The European Court of Human Rights has considered inadmissible the complaint of Shpend Shala, a Kosovo Albanian found guilty of murder in a blood feud, who claimed his right to a fair trial was not duly respected when a Swiss court jailed him for 18 years in 2010.
He complained that the court had failed to inform three witnesses of Kosovar nationality of their right to consular assistance under Article 36 of the Vienna Convention, which he said affected the verdict.
But the court disagreed. It said Shala “had not shown in a substantiated and tangible manner how the fact that the Swiss authorities had not informed the three witness of their right to consular assistance under Article 36 of the VCCR had had the slightest impact on the fairness of the proceedings against him”.
Shala was sentenced for murdering a member of the H. family, in Switzerland, in 1997, one month after the head of Shala’s own family was murdered by the brother of the victim in Kosovo.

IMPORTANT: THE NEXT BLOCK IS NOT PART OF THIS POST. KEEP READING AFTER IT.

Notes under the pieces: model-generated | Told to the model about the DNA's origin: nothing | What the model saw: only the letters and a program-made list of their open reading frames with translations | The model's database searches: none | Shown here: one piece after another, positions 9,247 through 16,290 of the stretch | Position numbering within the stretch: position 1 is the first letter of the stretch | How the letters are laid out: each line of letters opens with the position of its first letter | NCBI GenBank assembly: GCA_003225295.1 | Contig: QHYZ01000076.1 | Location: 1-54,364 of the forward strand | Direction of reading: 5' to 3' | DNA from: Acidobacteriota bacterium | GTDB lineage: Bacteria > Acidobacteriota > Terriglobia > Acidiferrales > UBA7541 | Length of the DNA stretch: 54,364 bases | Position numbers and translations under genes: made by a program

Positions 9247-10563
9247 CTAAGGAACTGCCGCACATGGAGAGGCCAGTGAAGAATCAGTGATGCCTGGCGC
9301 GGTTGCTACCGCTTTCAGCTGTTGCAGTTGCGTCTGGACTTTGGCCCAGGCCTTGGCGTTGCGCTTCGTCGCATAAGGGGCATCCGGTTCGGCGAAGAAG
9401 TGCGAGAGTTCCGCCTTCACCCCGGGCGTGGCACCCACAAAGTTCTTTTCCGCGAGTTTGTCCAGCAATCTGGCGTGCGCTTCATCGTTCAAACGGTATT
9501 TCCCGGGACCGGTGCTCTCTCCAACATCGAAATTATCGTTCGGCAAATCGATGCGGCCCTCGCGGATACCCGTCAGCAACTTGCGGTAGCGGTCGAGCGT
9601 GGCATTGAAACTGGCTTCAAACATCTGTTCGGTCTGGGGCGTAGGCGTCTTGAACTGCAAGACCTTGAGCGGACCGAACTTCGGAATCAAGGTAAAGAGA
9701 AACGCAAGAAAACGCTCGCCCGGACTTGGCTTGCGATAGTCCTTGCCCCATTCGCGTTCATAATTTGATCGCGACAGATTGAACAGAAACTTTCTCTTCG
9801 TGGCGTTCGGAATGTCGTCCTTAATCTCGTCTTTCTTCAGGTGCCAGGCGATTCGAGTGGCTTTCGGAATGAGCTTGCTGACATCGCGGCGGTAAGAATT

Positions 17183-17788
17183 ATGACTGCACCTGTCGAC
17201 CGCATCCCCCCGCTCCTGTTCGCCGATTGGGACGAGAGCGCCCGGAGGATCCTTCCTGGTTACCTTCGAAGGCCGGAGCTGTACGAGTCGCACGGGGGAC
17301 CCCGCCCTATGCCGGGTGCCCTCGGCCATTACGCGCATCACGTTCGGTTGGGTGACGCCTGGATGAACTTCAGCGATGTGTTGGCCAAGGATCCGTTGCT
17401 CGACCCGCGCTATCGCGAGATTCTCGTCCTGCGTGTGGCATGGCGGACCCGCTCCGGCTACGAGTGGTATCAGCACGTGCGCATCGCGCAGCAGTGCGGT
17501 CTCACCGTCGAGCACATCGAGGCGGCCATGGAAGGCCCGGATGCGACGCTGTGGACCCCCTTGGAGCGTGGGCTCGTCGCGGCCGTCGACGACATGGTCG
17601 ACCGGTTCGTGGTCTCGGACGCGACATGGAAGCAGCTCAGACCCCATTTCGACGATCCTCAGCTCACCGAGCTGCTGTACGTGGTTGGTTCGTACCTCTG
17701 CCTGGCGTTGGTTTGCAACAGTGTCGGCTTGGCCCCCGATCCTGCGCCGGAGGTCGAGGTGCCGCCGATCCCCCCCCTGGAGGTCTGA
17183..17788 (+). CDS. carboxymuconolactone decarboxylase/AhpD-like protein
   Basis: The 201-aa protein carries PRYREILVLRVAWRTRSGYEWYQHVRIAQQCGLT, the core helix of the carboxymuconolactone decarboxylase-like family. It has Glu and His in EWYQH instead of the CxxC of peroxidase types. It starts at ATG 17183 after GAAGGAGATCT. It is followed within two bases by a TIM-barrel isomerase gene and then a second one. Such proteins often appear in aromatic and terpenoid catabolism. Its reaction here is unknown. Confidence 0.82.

Shala committed the crime for blood feud motives, an old tradition in the region of Albania and Kosovo, related to the Albanian social code known as the Canon of Leke Dukagjini.
The remnants of this medieval code of justice still burden local communities in Kosovo, pitting families against families in an endless circle of death.
Under the rules of the canon, there is an obligation to kill a person of another family, if they have murdered someone from the first family. This must be done to preserve the honour of the family.